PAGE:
By Debbie Adams
The fourth and fifth graders at Bonsack Elementary School presented “A Night of Music and Dancing” for their fellow students and for their families on Dec. 15 in celebration of the holidays. This tradition began in 2016 with music teacher Katie Saunders and P.E. teacher Dustin King but took a break during the pandemic years.
Students presented this year’s program twice— in the early morning for students in grades K-3 and again at night for their families. Fourth graders demonstrated their musical skills in playing the recorder. Fifth graders showed off their ballroom dancing skills.
Saunders introduced the fifth-grade students to ballroom dancing by having them view the documentary, “Mad Hot Ballroom,” about a dance program in the New York City Public Schools.
“This gave them an idea of what they would be learning,” Saunders said. “We started lessons around November 1 and have been dancing ever since! Each class received nine full lessons. We combined the PE and music classes to teach them together.”
Students were paired up with their partners based on height and skill level, and which of the dances they liked the best.
“All the lessons were done in school during the regularly scheduled Encore classes. Students were not pulled from any academic class in order to learn the dances and recorder pieces. There were no after-school hours.”
Saunders choreographed the program with some assistance from a former teacher, Gloria Howell, a retired Roanoke County music teacher.
“I worked with her for several years and learned how to teach these dances from observing and working with her,” Saunders said. “I then took them and put my own spin on them.”
Saunders said she does not have a background in dance but has “picked up things here and there during my 24 years of teaching, attending conferences, and traveling.”
“Mr. King and I both co-taught the dances again this year,” Saunders added. “In fact, he had to teach them a few days by himself when I was out of school in November. He did an excellent job. I couldn’t do this program without him. He keeps things rolling backstage so I can concentrate on what is going on out front.”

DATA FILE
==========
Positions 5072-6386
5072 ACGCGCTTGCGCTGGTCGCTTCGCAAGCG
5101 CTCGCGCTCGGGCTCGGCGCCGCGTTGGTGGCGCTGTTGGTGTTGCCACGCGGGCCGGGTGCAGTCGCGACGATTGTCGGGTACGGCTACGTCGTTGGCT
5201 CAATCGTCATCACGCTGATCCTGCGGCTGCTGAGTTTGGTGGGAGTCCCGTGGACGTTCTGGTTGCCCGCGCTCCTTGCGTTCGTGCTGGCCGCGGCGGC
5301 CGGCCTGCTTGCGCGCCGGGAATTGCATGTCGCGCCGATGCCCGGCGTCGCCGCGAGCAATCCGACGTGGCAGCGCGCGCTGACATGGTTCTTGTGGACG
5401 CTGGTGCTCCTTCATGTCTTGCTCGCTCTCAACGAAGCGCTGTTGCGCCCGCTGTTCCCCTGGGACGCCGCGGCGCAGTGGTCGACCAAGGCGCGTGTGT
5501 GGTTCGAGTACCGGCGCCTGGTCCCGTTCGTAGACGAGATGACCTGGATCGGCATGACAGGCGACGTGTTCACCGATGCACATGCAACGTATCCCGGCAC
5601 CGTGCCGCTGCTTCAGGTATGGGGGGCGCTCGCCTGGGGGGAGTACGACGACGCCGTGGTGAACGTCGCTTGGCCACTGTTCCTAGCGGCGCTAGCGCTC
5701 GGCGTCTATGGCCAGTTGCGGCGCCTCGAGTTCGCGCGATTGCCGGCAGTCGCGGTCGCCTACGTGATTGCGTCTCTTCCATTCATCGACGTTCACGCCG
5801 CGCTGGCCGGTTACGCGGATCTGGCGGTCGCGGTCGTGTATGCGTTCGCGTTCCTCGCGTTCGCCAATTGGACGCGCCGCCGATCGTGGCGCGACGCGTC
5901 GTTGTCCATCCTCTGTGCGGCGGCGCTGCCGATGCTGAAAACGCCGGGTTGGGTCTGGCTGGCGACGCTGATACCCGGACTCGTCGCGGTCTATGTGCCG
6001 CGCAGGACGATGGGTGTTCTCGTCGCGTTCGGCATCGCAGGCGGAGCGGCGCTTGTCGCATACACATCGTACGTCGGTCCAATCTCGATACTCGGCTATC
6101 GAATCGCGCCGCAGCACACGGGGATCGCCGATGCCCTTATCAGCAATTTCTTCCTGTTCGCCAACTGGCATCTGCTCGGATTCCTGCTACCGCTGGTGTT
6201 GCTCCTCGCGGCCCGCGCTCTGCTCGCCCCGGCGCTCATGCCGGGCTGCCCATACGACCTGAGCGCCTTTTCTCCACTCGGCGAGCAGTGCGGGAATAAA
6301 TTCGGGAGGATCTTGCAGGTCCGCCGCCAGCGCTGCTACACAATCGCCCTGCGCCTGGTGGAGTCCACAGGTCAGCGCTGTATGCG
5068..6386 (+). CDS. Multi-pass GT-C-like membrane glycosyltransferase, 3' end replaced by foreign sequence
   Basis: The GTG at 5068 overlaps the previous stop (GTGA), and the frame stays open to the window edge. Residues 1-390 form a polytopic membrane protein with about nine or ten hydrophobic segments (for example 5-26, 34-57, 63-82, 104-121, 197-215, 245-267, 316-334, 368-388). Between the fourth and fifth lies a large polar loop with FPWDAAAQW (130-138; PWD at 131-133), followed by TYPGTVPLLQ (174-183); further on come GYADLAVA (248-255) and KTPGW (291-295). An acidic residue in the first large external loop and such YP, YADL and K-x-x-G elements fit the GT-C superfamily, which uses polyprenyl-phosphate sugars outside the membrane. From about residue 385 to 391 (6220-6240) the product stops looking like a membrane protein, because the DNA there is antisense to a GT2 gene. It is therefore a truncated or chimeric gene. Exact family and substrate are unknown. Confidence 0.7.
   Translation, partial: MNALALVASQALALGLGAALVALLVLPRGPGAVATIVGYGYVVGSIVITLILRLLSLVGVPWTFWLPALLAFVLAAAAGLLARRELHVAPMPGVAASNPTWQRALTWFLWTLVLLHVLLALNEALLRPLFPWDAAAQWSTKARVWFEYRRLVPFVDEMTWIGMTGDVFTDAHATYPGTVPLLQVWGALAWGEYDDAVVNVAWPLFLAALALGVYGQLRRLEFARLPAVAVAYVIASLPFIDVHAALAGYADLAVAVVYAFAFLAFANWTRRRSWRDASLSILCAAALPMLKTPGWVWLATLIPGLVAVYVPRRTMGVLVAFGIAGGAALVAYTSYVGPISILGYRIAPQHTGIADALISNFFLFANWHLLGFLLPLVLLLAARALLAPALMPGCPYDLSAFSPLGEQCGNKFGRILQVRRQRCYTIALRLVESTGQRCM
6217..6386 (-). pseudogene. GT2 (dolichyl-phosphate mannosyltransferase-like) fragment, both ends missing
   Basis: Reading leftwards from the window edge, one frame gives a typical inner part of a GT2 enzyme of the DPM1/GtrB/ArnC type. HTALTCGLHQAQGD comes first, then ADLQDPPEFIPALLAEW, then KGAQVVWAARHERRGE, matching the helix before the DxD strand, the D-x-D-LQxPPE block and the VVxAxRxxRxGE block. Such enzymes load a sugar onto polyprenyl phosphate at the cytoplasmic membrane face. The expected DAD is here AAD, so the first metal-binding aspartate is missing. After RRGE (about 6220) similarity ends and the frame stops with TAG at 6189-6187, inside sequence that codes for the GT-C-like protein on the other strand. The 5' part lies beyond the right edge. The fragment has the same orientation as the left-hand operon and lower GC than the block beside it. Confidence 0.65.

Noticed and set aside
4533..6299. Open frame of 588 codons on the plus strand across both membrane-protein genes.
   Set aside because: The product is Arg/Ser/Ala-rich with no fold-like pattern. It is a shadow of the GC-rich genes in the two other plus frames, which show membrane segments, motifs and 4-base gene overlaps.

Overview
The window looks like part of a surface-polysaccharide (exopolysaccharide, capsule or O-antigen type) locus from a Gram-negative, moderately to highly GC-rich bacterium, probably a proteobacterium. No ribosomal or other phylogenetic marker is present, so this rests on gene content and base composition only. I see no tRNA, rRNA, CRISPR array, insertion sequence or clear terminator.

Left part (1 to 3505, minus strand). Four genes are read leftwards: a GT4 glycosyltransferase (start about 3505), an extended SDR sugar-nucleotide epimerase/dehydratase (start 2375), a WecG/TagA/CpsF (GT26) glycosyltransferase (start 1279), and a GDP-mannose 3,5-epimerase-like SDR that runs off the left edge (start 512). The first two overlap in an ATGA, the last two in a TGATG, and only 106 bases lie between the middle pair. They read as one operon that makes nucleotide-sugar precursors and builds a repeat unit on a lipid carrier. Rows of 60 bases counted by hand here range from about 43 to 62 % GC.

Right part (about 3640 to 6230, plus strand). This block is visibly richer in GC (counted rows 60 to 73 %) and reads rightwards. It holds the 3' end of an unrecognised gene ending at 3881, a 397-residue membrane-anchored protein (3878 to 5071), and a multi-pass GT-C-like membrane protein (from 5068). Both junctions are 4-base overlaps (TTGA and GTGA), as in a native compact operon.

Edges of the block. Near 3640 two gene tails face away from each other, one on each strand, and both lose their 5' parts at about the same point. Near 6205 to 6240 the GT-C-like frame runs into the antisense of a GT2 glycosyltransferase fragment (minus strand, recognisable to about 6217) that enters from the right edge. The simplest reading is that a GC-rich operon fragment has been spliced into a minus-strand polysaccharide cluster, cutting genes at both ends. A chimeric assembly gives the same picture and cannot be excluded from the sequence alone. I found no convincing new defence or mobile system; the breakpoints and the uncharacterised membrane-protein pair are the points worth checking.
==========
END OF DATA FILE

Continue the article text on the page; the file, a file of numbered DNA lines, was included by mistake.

The holiday program alternated between the fifth graders demonstrating the ballroom numbers they have mastered and the fourth graders playing holiday songs on their recorders. (In Roanoke County Public Schools, elementary students begin playing the recorder in third grade and continue in fourth and fifth.)
Saunders says the fifth grade students dressed up for the night performance with “the ladies in dresses or skirts and the guys in nice dress pants and shirts…some in suits! They all looked like young ladies and gentlemen. Fourth grade students dressed in holiday colors with Christmas hats/headgear or necklaces, etc.”
Saunders began the program on Dec. 15 with some coaching of the younger K-3rd grade students on how to “be a good audience by listening and showing your appreciation by clapping.”
Fifth graders opened with the Cha Cha, performed to “Merry Christmas and Happy Holidays.” Fourth graders in Haley Burnett’s class then played “On Christmas Night” on their recorders.
The fifth grade next danced the Merengue to “Menea,” followed by fourth graders from Jenn Hancock’s class on the recorders with “Gingerbread Jazz.”
Fifth graders danced the Foxtrot to “White Christmas,” followed by the fourth graders from Nikki Hall’s class performing “Jinglebotz.”
The fifth grade concluded the program with “The Swing”– the dance with the highest difficulty level– to “Cool Yule.”
While the Cha Cha, the Foxtrot, and the Swing are relatively familiar dances, the Merengue is not very well-known in this country. In fact, it is a dance which originated in the Dominican Republic. Saunders learned the finer points of the Merengue on a mission trip there in 2016.
“I was able to see how the dance is done in the country,” added Saunders. “I was there to assist the local church with music and to work in the schools. We were able to learn about the local culture as well; that’s when I got to learn how to dance the Merengue like the Dominicans do.”
Fourth grade teachers who have assisted throughout the preparations for the concert are Haley Burnett, Nikki Hall, and Jenn Hancock. Fifth grade teachers assisting were Laura Muncey, Christi Stanley, and Suzanne Witcher.
“Bonsack students are fabulous!” Saunders said. “These kids worked really hard and were excited to show what they are learning in music and PE class. I feel really blessed to teach here at Bonsack. We have a great team of teachers who are proud of the success of our students.
“The fifth graders were really nervous and a little awkward when we first started dancing. Comments like ‘I have to touch a boy!’ or ‘Gross!’ were heard from many of them. Once we started lessons and they realized how much fun it was, that awkwardness and those comments disappeared, and they were transformed into young ladies and gentlemen. The fourth graders worked really hard to learn some new notes on their recorders in order to present the music.”
In the New Year, the fourth and fifth graders will be singing the national anthem at a Railyard Dawgs game in February. Kindergarteners and first graders will be presenting their own spring program in May 2023.
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